In addition, of course, the anti-transparency lobby argues that transparency not only involves the presence of the Press in court but trusting the Press with information, as well as trusting them to report family proceedings accurately and fairly. As a number of the revelations to the enquiry being chaired by Leveson LJ demonstrate, the innate suspicion which lawyers (and particularly judges) have of journalists means that – for the anti-transparency lobby - this is not a good time to provide journalists with confidential information and to expect them not to exploit it.
There is, of course, the additional problem of the identification of cases. Gone are the days when the Press could finance a reporter in every court. It is, in my view, unacceptable that the judge should be the arbiter of which case is reported and which not. So the Press will have to be told what cases are on, when and where in order to decide whether or not to send a reporter to cover the case.
Finally, on a purely human level, the story told by DJ(MC) Nicholas Crichton still resonates with some. He tells it much better than I will. A BBC interviewer spent a fortnight shadowing him. At the end, he asked her: “if you were one of the people whom you’ve been observing for the last two weeks, would you want to be identified? She answered immediately: “Of course not”.
I am sure that those who oppose media access to and reporting of the Family Courts would be able to add to these arguments, but it seems to me that this is enough to be going on with. There are powerful arguments in favour of privacy and against transparency. So what is the case on the other side? And why is there such a clamour for reform?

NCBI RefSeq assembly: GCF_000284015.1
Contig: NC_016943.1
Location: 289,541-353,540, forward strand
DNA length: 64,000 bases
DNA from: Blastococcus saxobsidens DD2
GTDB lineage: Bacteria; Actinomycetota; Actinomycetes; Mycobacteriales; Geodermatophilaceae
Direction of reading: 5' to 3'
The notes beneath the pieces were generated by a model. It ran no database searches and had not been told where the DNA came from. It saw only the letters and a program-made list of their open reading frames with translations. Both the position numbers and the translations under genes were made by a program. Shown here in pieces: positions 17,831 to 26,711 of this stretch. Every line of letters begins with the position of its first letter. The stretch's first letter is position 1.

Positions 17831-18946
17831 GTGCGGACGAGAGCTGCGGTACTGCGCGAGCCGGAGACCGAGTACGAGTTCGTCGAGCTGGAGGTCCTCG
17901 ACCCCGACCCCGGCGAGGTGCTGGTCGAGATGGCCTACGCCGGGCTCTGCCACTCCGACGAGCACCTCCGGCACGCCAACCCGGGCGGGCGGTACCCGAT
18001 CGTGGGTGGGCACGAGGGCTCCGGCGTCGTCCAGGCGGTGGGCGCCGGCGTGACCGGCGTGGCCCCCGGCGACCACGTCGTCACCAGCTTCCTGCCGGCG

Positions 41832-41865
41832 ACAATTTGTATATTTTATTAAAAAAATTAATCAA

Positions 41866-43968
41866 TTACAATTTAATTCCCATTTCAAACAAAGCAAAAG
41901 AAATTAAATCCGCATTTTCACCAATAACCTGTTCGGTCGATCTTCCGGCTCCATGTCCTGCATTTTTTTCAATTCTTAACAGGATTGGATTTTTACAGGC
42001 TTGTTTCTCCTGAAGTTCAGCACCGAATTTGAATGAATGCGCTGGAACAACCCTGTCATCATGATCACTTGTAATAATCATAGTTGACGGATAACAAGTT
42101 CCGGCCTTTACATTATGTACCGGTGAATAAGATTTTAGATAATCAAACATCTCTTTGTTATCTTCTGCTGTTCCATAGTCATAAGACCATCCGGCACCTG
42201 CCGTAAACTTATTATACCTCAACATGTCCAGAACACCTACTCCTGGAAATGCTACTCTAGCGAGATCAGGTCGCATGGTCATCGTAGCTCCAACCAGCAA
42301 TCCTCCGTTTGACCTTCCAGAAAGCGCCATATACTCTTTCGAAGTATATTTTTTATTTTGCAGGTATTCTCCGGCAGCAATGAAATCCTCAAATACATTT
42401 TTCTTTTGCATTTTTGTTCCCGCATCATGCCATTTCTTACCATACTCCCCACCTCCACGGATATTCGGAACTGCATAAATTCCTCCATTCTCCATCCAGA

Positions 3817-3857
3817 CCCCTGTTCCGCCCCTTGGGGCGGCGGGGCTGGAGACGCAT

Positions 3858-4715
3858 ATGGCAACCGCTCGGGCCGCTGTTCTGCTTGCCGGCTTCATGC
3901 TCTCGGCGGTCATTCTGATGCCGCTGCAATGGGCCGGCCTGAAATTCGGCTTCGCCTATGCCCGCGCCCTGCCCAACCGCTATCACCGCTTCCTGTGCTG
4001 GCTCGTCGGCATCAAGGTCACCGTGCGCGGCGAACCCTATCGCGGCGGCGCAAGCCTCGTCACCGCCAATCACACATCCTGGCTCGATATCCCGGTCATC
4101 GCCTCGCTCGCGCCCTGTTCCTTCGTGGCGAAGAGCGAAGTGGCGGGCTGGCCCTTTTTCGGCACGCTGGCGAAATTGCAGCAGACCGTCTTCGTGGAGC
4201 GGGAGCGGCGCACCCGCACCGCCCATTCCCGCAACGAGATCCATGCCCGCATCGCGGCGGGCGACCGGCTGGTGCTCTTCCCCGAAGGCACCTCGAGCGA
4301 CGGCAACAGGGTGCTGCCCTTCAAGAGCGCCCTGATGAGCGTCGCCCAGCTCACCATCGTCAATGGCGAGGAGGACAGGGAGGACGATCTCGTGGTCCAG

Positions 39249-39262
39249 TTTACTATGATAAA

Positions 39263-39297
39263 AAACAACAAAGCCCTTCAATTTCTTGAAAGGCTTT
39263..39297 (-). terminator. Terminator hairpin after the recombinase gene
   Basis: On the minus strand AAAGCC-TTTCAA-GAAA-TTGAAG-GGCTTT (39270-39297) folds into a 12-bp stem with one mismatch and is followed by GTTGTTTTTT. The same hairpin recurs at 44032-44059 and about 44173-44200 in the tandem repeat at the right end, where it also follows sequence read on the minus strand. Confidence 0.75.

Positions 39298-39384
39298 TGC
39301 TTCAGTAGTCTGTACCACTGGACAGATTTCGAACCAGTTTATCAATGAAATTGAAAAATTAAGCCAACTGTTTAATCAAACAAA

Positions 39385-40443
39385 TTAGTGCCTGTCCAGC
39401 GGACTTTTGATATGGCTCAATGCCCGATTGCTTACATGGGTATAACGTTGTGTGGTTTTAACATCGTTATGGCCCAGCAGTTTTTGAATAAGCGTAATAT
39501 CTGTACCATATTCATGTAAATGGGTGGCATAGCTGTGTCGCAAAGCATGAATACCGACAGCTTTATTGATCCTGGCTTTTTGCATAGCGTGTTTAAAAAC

I am not necessarily going to take the points in order of merit, but the first point must, I think, be that the present situation is highly unsatisfactory – and particularly from the media’s viewpoint, They can attend, but there remains doubt about what they can report, and the rules about what can and what cannot be reported are far from clear. The right to attend is of little value (even if the case is newsworthy) if there is no access to the court’s documentation, and doubt about what can or cannot be reported. Process is important. If the journalist is denied access to the process, and is only presented with the result, how can he or she adjudge the result to be fair, particularly when the person whose child has been removed, vociferously cries foul?
There is, I think, general and genuine acceptance of the proposition that the anonymity or privacy of children must be respected. There is also acceptance of the proposition that parents and other adults who bear the same surname may have to be anonymous. So far, there is no issue.
The media’s argument is very simple. One starts with the position that justice should be administered in public, and that the press represents the eyes and ears of the public. If the child can be protected by anonymity, why should not erring adults, social workers, experts and local authorities be identified? Moreover, not only is a great deal of public money spent on care proceedings in particular (and the public is entitled to know how its money is spent) but the fact that the court sits in private enables decisions to be taken without media scrutiny – thus social workers, local authorities and expert witnesses amongst others – indeed, anyone occupying public office, - are unaccountable to the media, and thus to the public. The argument that their decisions are subject to judicial scrutiny cuts no ice: the judge’s role is seen as at best passive, and at worst collusive. The judge also sits in private, and usually delivers judgment in private. With rare exceptions, even judgments made publicly available are heavily anonymised.